The 16th European Association of Urology conference takes place in Munich from 11th to 15thth March. This is the largest and most important urology congress in Europe, with up to 13,000 expected to attend. Conference website

*see for statistics

** . Validated translations of the SF-12, EQ-VAS, STAI-6 and EPIC questionnaires were used. For the active surveillance group, the MAX-PC was included as well.

Abstract 949

Long-term quality of life outcomes after active surveillance or curative treatment for prostate cancer

Author list Venderbos, L.D.F.1, Aluwini, S.A.2, Roobol, M.J.1, Bokhorst, L.P.1, Oomens, E.H.G.M.3, Bangma, C.H.1, Korfage, I.J.4

1Erasmus MC, Dept. of Urology, Rotterdam, Netherlands, The, 2Erasmus MC, Dept. of Radiology, Rotterdam, Netherlands, The, 3Amphia Hospital, Dept. of Urology, Breda, Netherlands, The, 4Erasmus MC, Dept. of Public Health, Rotterdam, Netherlands, The

Introduction & Objectives Long-term, i.e. 5-10 year, quality of life (QoL) data in men on active surveillance (AS) is scarce. We compared long-term QoL between men on AS, men who underwent radical prostatectomy (RP) or radiotherapy (RT), and a reference group of men without prostate cancer (PCa).

Material & Methods Four groups were invited to fill in a one-time QoL questionnaire; (1) men following a structured AS protocol (PRIAS), (2) men who underwent RP between 2007-2011 in the context of a screening study (ERSPC Rotterdam); (3) men who underwent RT at the Erasmus Medical Center, Rotterdam, and (4) a reference group of men without prostate cancer who were age matched to the AS, RP, and RT groups. Follow-up in treatment groups was ≥ 4 years. The questionnaire addressed general health (SF-12), respondents’ self-rated health (EQ-VAS), generic anxiety (STAI-6), PCa-related anxiety (MAX-PC, for AS only), and urinary, bowel and sexual function (EPIC). Statistical significance (p≤0.05) and clinical relevance (Minimal Important Difference (MID), ≥0.5 SD) of differences in questionnaire scores between groups were assessed.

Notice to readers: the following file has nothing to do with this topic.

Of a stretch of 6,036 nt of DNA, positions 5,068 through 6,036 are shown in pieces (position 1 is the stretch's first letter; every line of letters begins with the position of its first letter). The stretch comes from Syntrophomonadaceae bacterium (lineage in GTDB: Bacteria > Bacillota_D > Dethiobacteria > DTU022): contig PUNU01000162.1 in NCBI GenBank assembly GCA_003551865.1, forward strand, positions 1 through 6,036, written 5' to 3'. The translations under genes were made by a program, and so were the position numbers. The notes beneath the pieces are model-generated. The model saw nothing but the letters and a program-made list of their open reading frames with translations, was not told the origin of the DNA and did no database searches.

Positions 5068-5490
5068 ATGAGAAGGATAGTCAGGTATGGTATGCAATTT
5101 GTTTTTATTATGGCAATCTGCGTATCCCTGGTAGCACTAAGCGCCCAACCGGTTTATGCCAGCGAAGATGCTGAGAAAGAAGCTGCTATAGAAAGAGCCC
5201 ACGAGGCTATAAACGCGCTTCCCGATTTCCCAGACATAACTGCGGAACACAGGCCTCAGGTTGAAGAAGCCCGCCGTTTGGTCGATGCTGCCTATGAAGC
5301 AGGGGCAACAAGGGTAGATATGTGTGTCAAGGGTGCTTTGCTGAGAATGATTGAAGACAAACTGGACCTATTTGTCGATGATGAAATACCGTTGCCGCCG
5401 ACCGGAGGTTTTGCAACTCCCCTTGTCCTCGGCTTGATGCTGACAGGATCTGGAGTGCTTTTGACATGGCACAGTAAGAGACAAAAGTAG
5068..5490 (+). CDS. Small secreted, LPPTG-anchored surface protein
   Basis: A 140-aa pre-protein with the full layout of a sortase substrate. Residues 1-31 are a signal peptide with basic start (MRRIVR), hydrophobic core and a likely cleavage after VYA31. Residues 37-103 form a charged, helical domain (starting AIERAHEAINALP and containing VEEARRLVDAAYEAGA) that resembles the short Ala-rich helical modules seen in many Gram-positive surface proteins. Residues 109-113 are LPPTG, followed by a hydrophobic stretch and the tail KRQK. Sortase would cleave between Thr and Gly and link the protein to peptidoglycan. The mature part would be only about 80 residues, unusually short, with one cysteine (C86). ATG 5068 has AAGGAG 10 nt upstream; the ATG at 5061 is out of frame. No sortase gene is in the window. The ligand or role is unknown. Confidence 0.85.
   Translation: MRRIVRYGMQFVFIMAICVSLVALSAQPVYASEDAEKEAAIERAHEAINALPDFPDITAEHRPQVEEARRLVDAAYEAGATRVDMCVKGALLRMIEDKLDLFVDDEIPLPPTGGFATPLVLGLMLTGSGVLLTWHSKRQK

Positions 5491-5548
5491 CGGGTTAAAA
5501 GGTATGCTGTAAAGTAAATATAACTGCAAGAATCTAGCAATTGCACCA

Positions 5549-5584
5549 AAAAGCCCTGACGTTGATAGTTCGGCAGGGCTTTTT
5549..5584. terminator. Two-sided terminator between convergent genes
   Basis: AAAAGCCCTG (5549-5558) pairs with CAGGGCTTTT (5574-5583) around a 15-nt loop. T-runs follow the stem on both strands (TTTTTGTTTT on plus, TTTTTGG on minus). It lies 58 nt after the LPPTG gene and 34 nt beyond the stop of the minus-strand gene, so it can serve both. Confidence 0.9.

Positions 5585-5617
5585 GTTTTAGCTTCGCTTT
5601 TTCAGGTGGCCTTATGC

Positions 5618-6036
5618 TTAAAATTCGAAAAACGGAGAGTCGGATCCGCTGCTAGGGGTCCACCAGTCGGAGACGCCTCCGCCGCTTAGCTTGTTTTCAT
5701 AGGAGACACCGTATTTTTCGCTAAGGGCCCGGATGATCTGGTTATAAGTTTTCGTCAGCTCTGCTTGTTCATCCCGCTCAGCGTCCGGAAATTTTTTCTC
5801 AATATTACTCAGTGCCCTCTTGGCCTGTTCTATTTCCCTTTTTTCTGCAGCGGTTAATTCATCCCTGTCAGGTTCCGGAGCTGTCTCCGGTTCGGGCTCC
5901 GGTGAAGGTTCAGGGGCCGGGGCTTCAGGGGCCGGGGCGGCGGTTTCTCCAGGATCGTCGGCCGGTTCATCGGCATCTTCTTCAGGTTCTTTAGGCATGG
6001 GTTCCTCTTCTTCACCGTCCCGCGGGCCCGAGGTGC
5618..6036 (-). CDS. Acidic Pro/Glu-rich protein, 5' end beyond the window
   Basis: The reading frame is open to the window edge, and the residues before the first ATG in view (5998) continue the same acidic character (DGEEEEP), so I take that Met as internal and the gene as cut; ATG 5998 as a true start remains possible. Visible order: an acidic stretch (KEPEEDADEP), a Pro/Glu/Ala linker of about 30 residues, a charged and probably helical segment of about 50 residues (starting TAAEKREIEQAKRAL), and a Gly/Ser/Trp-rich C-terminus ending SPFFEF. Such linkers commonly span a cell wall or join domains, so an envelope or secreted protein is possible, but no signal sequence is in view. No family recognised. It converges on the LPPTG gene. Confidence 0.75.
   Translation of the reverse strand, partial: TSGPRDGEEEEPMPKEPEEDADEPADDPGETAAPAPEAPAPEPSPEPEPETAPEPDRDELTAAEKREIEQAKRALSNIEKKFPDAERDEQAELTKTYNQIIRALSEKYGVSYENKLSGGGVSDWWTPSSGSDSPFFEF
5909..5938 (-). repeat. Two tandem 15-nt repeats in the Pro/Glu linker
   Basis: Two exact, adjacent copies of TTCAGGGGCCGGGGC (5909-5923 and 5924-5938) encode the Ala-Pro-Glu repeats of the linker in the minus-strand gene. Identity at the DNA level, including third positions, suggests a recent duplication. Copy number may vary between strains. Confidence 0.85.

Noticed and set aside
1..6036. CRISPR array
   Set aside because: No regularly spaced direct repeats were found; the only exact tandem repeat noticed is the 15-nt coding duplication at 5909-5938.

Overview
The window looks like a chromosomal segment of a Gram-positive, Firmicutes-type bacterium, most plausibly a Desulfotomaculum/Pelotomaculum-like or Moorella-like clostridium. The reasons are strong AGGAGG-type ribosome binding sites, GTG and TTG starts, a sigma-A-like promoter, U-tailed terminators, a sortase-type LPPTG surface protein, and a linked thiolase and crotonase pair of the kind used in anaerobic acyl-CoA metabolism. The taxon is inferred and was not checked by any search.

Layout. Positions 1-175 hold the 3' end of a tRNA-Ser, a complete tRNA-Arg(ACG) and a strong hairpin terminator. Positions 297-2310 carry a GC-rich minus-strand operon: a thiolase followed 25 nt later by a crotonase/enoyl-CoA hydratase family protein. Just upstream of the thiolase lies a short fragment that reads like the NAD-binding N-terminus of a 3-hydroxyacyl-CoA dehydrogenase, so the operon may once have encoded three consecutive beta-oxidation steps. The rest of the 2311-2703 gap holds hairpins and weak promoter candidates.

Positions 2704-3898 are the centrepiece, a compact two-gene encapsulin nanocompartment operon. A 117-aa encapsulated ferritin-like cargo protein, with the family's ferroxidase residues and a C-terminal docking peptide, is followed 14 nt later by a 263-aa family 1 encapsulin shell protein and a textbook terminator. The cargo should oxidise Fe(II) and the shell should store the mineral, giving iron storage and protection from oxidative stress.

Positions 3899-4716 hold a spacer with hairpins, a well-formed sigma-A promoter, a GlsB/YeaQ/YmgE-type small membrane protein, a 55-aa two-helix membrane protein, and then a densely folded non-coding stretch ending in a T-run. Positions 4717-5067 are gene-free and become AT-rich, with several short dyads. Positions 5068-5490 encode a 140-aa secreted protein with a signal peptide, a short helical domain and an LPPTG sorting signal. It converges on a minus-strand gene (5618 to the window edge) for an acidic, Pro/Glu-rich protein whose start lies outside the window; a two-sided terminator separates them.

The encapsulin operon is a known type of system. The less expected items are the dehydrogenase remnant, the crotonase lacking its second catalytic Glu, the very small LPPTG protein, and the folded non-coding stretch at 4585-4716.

Results Response rates for the AS, RP, RT and reference group amounted to 73% (121/166), 67% (74/111), 67%(232/348), and 75% (204/273) respectively. Median ages of men ranged from 73 to 76. Men on AS were more often highly educated (table 1). More men on AS were still employed, which is likely related to age. The AS group reported better urinary function (100 vs. 83, p= <0.001), less urinary incontinence (100 vs. 75, p= <0.001) and better sexual function (44 vs. 6, p= <0.001) than men who underwent RP. These differences were also clinically relevant. When comparing AS to RT a statistically significant and clinically relevant difference in favor of the AS group was seen regarding sexual function (44 vs. 18, p= 0.001). The QoL of men on AS was very similar to that of men without PCa.

Conclusions In the long-term, QoL of men on AS was better than that of men who underwent direct active treatment and similar to that of men without PCa. Furthermore, anxiety-levels are low for men that choose to follow an AS strategy for a median of 6.5 years. This is important information for urologists and for newly diagnosed men with low-risk PCa, facing a decision about their initial therapy.